However, there’s more to the Open Academy’s open source focus than just Facebook. Students have been brought together to work on projects that reach far beyond social networking — practically any effort that a software engineer works on will use some aspect of open source code. Borenstein’s program is designed to help students understand what the code is all about and be able to make necessary fixes.
While Facebook has been a major part of the Open Academy, Borenstein is hoping that in the future, the company will become a steward and help lay the foundation for the development tools and infrastructure that the academic world can use.
As we all know now, one of the goals of Facebook Open Academy is to give computer science majors part of the working experience they’ll have when in the workforce. But rather than thrusting them into lectures and exercise problems, these students are put into teams to find out how to work well with one another and learn from a dedicated mentor.
This year, the program has brought on board seasoned veterans who actively maintain open source projects, including Ruby on Rails, MongoDB, SocketIO, Mozilla OpenBadge, ReviewBoard, Phabricator, PouchDB, Kotlin, and Freeseer.
AT&T Interactive’s senior software engineer Aaron Patterson is one of those mentors and spoke with us about his role in the Open Academy. He says that while the assigned open source projects benefit from the extra help, students actually receive a huge advantage by being able to interact with one of the maintainers of the project. At the beginning of each program, students are flown to Facebook’s headquarters to meet with their mentor. Over the following three days, they’ll receive help in setting up their development environments and get briefed on projects.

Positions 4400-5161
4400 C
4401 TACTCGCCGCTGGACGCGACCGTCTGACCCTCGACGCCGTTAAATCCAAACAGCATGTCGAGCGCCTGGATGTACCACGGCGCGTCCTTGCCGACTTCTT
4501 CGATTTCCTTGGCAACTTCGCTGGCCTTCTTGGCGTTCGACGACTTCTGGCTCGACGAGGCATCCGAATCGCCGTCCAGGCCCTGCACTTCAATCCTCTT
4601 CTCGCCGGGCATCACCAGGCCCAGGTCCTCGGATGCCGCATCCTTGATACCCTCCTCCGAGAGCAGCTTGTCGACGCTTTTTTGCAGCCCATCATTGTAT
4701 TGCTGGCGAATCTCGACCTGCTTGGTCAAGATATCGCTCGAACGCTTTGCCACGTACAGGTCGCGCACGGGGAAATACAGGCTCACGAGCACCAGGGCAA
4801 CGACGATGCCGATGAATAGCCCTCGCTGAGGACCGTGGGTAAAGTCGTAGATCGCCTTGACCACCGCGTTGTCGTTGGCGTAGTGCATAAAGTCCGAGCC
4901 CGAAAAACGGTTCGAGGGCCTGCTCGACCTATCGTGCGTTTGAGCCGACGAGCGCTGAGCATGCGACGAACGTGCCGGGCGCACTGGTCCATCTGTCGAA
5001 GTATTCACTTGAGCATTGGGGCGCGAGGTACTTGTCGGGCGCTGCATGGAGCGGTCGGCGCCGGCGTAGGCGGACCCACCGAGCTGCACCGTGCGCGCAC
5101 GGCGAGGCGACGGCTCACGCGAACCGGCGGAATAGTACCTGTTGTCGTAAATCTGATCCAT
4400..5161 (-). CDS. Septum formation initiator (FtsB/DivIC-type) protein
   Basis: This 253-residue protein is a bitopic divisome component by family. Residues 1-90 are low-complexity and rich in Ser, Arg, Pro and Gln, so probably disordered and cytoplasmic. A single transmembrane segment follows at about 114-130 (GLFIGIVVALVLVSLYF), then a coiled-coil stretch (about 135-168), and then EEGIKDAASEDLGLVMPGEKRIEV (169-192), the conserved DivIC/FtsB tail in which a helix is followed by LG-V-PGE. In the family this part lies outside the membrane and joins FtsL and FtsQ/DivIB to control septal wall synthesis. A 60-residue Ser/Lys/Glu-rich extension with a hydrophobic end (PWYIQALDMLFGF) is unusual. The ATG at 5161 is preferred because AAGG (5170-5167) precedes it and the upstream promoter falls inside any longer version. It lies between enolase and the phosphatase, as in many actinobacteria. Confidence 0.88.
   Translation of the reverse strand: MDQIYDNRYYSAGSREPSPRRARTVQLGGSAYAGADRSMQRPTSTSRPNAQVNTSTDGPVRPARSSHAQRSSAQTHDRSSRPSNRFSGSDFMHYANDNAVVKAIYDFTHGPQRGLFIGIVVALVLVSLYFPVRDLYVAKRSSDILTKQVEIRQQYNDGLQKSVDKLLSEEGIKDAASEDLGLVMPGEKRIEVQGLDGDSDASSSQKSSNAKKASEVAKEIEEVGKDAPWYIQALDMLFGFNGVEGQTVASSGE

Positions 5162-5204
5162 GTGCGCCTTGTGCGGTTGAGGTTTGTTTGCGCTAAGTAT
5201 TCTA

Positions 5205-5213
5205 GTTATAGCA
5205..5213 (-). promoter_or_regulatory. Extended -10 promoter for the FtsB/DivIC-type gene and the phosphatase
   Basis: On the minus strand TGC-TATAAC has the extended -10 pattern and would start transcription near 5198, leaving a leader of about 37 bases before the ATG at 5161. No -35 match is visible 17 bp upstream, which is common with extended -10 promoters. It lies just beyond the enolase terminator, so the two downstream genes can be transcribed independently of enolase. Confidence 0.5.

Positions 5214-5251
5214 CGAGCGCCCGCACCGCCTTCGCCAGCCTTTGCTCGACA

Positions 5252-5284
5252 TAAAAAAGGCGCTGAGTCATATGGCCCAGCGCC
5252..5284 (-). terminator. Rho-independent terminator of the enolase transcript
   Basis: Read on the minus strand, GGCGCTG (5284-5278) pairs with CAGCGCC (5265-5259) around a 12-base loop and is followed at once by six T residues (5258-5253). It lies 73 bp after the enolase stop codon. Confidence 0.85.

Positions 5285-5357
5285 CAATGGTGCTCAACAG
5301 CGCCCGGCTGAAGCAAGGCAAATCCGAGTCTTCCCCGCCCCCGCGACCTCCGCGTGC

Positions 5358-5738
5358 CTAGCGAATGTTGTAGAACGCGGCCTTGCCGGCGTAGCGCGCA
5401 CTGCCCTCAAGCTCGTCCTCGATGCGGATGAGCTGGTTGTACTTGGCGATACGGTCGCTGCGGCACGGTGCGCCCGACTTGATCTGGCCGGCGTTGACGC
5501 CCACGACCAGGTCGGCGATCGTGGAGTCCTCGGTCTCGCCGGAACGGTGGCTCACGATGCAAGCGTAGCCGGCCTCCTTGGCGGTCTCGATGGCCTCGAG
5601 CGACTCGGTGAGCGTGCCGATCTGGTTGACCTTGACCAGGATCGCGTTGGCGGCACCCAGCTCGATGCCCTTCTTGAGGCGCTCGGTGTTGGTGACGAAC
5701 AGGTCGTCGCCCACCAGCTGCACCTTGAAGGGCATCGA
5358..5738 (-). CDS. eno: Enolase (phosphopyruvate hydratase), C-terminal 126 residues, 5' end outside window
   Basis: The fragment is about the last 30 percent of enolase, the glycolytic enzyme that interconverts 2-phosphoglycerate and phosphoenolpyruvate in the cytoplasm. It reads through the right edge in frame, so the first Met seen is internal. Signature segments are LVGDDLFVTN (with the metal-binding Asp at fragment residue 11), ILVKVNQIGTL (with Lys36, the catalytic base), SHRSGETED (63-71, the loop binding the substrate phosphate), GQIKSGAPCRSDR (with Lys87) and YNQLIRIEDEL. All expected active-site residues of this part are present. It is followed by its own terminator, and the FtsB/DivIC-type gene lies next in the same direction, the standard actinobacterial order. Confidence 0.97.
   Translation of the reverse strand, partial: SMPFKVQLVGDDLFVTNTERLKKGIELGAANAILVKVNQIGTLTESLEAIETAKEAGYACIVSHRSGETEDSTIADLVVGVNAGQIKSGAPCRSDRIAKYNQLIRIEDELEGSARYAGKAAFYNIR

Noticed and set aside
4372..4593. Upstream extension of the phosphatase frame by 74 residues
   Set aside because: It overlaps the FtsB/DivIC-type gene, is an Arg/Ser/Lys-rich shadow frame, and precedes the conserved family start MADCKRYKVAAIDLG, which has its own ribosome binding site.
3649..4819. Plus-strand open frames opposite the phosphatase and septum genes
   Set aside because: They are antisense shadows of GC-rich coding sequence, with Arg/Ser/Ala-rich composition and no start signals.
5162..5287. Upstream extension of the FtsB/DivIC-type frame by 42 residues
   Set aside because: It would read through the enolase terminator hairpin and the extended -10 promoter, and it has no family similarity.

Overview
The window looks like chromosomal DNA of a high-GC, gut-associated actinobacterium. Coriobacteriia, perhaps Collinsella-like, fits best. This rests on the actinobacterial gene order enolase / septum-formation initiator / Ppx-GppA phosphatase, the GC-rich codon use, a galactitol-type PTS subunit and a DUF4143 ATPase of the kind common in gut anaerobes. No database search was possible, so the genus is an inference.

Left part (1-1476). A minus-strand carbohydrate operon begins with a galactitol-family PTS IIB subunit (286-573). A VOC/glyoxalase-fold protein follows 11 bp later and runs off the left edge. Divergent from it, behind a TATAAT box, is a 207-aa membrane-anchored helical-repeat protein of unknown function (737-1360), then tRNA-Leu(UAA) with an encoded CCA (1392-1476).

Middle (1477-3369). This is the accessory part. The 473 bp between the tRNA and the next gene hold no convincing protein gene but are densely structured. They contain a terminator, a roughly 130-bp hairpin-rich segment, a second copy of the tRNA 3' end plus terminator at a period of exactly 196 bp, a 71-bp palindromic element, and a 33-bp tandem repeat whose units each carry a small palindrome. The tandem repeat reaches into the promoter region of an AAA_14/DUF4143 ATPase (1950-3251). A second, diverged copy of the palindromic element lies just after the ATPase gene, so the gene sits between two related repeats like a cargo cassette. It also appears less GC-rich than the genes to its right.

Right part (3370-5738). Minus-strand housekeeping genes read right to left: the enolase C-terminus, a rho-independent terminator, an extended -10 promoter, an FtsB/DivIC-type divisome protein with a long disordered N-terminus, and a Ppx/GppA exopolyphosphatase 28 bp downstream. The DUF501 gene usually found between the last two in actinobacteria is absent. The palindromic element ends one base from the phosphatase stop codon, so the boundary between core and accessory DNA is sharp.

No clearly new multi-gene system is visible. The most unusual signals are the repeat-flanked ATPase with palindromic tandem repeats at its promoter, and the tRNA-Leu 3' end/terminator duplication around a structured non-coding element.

Patterson says teams will be working on bug fixes and also “small-ish” projects. However, make no mistake that these enhancements are just busy work — all efforts by students help advance the state of projects. This is something that Patterson says separates Open Academy from other similar programs at companies like Google.
We’re told that with Open Academy, mentors work with students and tell them what projects need their attention — Patterson says it’s important for students to take on things that maintainers don’t have time for. Yes, it sounds like free labor, but keep in mind that students aren’t just filing documents or answering phone calls — they’re working on actual projects and making improvements.
Patterson points out that with other programs like Google’s Summer of Code, student participants are building things that they want, but may not be appropriate or needed at that time. With Facebook Open Academy, mentors like him know what’s needed and instructs students on what to do — Patterson helps them move in the right direction before asking them “Now what do you want to do? What do you want to improve?”
The length of Open Academy varies based on each student’s university – some operate on a semester calendar while others are on a quarterly one. For each session, students will be paired with others based not on friendships, but on common interests. Borenstein says that a formula is used to assign people to teams, primarily weighted on project preferences. Other factors include logistics such as time zones and schools where students are located.
For mentors, the primary goal isn’t the presentation of the work that they’ve accomplished. Rather, it’s about how students have worked together in teams remotely, the learning outcome, and being mentored by someone who they respect.
In the end, it appears that students, faculty, and mentors agree that programs like Facebook Open Academy have a positive impact on strengthening the developer talent pool and community. Fagerholm agrees with this and believes more companies should participate in Open Academy-type programs lest they miss out on a source of talent. He thinks that students are more inclined to join a company that has participated in such an initiative and shows that they’re thinking long-term about the development of their talent.